Four Balkan states shut their borders to economic migrants
BELGRADE – The Associated Press
Migrants and refugees wait to cross the Greece-Macedonia border, near the village of Idomeni on November 19, 2015. AFP PhotoFour states along Europe’s Balkan refugee corridor shut their borders on Nov. 19 to those not coming from war-torn countries such as Syria, Afghanistan or Iraq, leaving thousands of others seeking a better life in Europe stranded at border crossings.
The overnight decision was exactly the domino effect that both asylum-seekers and European nations had feared would happen given the record number of people fleeing to Europe this year and new fears after the deadly Paris attacks of possible militants coming in with refugees.
The U.N. refugee agency says three Balkan countries shut their borders overnight to migrants from nations that are not directly engulfed in war.
Macedonia was not allowing in from Greece people from Morocco, Sri Lanka, Sudan, Liberia, Congo or Pakistan, the UNHCR spokeswoman in Serbia, Melita Sunjic, said on Nov. 19. Slovenia also said it has closed its border for the so-called economic migrants, while the Slovenian Defense Ministry said it planned to call up about 200 of a total of 914 army reservists to help control the influx.
On the Serbian border with Macedonia, the Serbs were only letting in migrants from Syria, Afghanistan and Iraq. And on the Croatia-Serbia border, Croats were only accepting people from those three countries plus Palestine, she said.
Serbia has turned back to Macedonia some 200 migrants and Macedonia has not let them in, she said. “So they are stuck on a no man’s land,” she told The Associated Press.
Croatia’s Interior Minister Ranko Ostojic said the country has refused to take back 162 people, who were rejected by neighboring Slovenia as economic migrants.
Ostojic said on Nov. 19 that Croatia also will no longer allow in migrants from war-free countries who wish to pass through on their way toward Western Europe. He says Croatia has informed Serbia and Macedonia down the so-called migrant route, that “it is now obvious they will not be able to pass.”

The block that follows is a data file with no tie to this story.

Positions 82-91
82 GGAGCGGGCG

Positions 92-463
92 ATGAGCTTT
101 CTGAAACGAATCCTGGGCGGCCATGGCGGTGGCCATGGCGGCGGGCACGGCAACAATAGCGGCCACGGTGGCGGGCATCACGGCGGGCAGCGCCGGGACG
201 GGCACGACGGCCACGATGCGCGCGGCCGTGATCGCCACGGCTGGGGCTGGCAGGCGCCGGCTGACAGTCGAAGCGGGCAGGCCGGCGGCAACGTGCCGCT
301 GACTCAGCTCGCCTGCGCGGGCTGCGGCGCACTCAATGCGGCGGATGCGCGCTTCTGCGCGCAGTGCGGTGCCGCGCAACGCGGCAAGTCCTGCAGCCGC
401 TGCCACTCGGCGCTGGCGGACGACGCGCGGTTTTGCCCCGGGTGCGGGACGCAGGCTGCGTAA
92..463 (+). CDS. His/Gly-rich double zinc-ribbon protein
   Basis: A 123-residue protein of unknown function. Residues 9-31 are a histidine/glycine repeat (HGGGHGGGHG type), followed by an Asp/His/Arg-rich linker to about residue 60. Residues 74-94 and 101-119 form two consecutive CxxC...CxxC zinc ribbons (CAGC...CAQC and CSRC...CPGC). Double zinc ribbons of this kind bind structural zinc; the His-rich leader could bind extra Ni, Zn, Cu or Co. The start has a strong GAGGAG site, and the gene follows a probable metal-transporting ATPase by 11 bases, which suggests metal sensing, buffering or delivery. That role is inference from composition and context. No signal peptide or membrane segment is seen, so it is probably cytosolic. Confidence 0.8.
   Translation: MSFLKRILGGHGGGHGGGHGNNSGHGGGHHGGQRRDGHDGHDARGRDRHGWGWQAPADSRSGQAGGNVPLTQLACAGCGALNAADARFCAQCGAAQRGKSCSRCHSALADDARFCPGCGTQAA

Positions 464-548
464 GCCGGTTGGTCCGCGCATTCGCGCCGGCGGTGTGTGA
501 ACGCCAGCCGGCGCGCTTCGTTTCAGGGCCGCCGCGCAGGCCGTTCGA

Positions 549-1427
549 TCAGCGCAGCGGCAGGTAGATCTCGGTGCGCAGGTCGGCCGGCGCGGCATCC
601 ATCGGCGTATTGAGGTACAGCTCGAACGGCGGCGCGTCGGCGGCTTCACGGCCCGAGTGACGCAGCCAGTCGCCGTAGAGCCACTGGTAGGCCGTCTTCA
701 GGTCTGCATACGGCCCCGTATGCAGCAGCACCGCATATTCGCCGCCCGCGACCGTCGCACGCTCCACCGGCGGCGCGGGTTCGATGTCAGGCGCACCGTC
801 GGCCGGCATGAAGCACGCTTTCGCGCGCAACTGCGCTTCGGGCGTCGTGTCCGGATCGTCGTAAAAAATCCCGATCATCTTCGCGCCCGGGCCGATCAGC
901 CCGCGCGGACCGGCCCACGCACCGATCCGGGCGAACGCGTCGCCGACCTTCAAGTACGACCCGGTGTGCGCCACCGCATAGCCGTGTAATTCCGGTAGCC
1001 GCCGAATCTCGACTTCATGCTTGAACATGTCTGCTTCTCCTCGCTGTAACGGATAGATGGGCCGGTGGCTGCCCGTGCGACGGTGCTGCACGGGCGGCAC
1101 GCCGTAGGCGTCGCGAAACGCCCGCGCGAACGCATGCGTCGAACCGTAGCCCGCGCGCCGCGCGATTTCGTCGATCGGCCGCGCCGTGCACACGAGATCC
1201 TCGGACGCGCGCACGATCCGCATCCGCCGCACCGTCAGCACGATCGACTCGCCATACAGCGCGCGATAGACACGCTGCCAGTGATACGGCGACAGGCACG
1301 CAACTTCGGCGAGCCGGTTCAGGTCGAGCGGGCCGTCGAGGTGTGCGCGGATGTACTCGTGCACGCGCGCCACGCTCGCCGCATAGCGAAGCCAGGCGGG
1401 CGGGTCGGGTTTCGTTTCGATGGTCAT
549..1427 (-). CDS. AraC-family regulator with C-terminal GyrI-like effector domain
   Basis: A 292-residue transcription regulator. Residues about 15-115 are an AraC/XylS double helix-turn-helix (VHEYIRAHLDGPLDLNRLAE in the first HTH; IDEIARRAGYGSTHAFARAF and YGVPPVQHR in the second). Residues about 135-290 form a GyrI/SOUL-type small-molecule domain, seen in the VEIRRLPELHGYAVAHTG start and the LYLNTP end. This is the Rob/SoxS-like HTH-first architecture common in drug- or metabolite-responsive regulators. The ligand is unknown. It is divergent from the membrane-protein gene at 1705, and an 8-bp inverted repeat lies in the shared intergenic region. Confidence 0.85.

In the Greek border area of Idomeni, police said the border has essentially been shut down to all since about 8 a.m. on Nov. 19 after roughly 300 people, mostly from Iran, gathered at the crossing seeking to also be allowed through. A further 2,500 people are waiting at a camp nearby that provides temporary shelter for those heading north through the Balkans.
The partial closure of the borders could trigger huge pileups of desperate people along the Balkan corridor that has seen hundreds of thousands of people cross as they head to wealthy EU states, mostly Germany. Although Syrians are the biggest group among the asylum-seekers, tens of thousands of people fleeing poverty, such as Pakistanis, Bangladeshis or Sri Lankans, have also joined the surge.
Serbian Labor Minister Aleksandar Vulin on Nov. 19 blamed EU-members Slovenia and Croatia for the ban, saying they have started turning back economic migrants, those fleeing poverty, not war.
“We have to protect our country. That is why we have applied reciprocal measures toward the people Slovenia and Croatia have no room for,” Vulin said.
Meanwhile, EU interior ministers are to agree on Nov. 20 to tighten checks at the external borders of the passport-free Schengen area to boost security after the attacks in Paris that killed 129 people, a draft document seen by Reuters shows.
Ministers will agree to “implement immediately the necessary systematic and coordinated checks at external borders, including on individuals enjoying the right of free movement,” the draft conclusions of their meeting says.